Let's start this "rant" with a slight deviation from the main topic, but don't worry about it we'll get back to it, by quoting someone much wiser and more experienced than me, Scott Hanselman, who said something like this, in his article The Myth of the Rockstar Programmer.

Just because someone has written a blog, or a book, or speaks well doesn't mean they are a good developer.

Scott, raises an interesting point in the above statement, but is this statement true?

Having theoretical knowledge in a field definitely doesn't make you an expert in that particular field. In my opinion, a mixture of theory, theoretical practice and lot of time spent in the line of duty (Haha, I said duty!) can make an individual extremely good at something, in my case and I hope yours also, programming or web development or web design, it really doesn't matter what you call the field you practice your activity.

Don't get me wrong, knowing only theoretical facts isn't such a bad thing and I don't blame the ones that know the inwards and outwards of a programming book, that covers only theory, but not having practical experience doesn't make you a good, let's say for the sake of the argument, developer. And thus we end up once again at this aspect of every day life.

You need experience for somebody to hire you, but nobody will hire you in the first place, so that you can get experience. See where I'm going with this? Damn you, circular reasoning!

But I won't get into more details on this matter, in this article, maybe in a different one. Often, and I personally know a few cases, good, experienced developers are overshadowed by other "developers" that are full of theoretical facts but lack the practical knowledge to solve a problem, maybe even a simple one (eg. 1 + 1 = pie, the dessert not the mathematical constant!).

Why are those developers, overshadowed? Well a simple answer would be that, the evil goblins from the evil firey pits of Isengard, the marketing department, have their minds blackened by the worm-tongue of a "theoretical" developer. The later one blows a lot of hot air and "he huffs und he puffs", stating the an apparently simple problem can only be fixed using a complicated solution, because that's how the books he learned from, stated.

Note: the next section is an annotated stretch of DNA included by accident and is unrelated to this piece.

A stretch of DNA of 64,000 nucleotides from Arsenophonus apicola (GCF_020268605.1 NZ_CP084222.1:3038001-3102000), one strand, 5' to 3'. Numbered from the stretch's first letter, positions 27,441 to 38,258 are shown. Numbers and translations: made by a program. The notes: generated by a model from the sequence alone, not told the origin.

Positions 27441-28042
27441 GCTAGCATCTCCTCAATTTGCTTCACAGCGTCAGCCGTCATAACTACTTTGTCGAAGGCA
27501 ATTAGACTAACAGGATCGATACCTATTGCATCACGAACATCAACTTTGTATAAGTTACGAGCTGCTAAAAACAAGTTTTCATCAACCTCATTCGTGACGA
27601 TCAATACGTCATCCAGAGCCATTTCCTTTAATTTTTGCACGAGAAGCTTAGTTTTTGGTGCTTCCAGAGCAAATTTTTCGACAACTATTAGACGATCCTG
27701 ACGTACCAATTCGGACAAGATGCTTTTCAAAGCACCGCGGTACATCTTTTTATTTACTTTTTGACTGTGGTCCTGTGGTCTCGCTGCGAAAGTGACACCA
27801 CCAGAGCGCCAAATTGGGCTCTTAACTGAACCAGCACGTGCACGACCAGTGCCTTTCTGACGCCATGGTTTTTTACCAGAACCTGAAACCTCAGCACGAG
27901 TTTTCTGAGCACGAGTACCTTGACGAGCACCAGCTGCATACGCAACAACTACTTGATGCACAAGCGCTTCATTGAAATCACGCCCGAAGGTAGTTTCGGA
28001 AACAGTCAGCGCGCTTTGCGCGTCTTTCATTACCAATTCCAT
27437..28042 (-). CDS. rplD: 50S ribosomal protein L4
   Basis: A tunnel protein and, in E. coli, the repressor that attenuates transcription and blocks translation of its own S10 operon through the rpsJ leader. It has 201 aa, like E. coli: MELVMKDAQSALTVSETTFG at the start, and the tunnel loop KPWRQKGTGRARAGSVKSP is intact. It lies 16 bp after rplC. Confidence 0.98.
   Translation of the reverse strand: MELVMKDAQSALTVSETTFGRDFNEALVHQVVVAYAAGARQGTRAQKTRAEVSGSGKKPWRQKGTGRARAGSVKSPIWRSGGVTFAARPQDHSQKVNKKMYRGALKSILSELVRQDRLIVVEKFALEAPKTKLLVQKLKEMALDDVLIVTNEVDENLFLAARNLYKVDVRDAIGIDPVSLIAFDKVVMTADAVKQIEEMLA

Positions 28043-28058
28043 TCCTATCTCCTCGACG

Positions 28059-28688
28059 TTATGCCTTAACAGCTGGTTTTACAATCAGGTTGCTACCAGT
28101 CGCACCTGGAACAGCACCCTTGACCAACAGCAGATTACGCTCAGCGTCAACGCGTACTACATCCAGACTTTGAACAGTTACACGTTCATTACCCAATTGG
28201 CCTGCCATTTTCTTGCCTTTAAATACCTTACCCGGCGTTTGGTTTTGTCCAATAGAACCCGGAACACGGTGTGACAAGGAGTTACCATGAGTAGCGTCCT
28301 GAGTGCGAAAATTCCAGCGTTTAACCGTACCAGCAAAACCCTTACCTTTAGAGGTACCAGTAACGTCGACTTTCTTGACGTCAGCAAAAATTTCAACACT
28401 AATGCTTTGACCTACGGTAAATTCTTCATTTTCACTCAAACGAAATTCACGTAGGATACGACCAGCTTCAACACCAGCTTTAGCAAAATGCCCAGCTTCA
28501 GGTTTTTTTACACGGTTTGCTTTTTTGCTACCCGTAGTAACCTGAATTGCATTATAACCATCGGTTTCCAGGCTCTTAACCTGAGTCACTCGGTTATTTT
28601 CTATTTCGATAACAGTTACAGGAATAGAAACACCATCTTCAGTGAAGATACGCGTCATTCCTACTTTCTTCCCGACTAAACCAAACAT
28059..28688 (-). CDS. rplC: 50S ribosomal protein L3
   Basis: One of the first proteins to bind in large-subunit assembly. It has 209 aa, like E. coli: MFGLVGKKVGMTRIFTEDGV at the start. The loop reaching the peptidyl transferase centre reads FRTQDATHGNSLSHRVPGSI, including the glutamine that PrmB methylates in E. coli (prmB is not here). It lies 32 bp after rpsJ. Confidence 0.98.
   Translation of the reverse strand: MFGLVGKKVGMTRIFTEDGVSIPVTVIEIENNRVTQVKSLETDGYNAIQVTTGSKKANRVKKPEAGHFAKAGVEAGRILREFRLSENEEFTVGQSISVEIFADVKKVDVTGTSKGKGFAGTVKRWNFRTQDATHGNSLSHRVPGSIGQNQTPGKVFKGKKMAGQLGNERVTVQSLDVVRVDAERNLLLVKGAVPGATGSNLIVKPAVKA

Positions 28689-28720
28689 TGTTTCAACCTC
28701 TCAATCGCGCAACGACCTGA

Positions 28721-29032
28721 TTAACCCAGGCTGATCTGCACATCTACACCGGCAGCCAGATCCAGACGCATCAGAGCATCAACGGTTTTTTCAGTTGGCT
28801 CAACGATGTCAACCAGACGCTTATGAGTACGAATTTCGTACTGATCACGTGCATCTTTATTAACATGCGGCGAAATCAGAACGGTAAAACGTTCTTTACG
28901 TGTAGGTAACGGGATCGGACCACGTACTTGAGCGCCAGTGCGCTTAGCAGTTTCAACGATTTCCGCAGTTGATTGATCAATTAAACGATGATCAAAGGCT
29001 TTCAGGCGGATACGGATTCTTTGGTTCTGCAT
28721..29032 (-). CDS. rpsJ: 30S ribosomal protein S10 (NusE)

Well let me tell you something, last time I checked those books are meant to show you a hard solution, but that doesn't mean you have to apply it to a real life scenario. And thus the good, experienced developer is overshadowed by someone who lacks practical knowledge or field knowledge. Ok, but why hide, when you can clearly avoid the awkward situation and also save a lot of time and money for the company?

My thoughts are that, as all developers, most of us are introverts and only like to talk when there's something interesting to talk about and that's where the "theoretical" developer, that has a blog, is a good a speaker comes in and steals all the "glory".

So, I say to you, developers, please for the love of all that is holly in this cat-video filled world, STOP HIDING! If you continue to hide, others, that are far more inexperienced than you, will come along and create this environment where everything is based on theoretical solutions and not on practical solutions, that are easy to implement and inexpensive. You know your abilities, you know you're good and you know how to solve a complicated problem, even if it takes you a few days to come up with an answer. If you come out of hiding, I promise you, you'll be considered a somewhat of a hero among your fellow developer friends (If you had any of course!). So once again, repeat after me:

I am a good developer, I like ... developing. I will come out of hiding as soon as I finish this parallax website and if I don't may the firey pits of clients from hell consume my soul to eternal damnation!

Before I end this "rant" I would like to leave you with this thought and with hope that I convinced you to come out of hiding. Whether you're a "theoretical" developer of a practical one, just remember one thing, that we're all here to make the world of the web a better place, for everyone, to improve current technologies and your legacy to future generations will help define us as a predominant species in the universe, except maybe for the Borgs, that are just pure evil.

Until next time, code long and prosper!

Stefan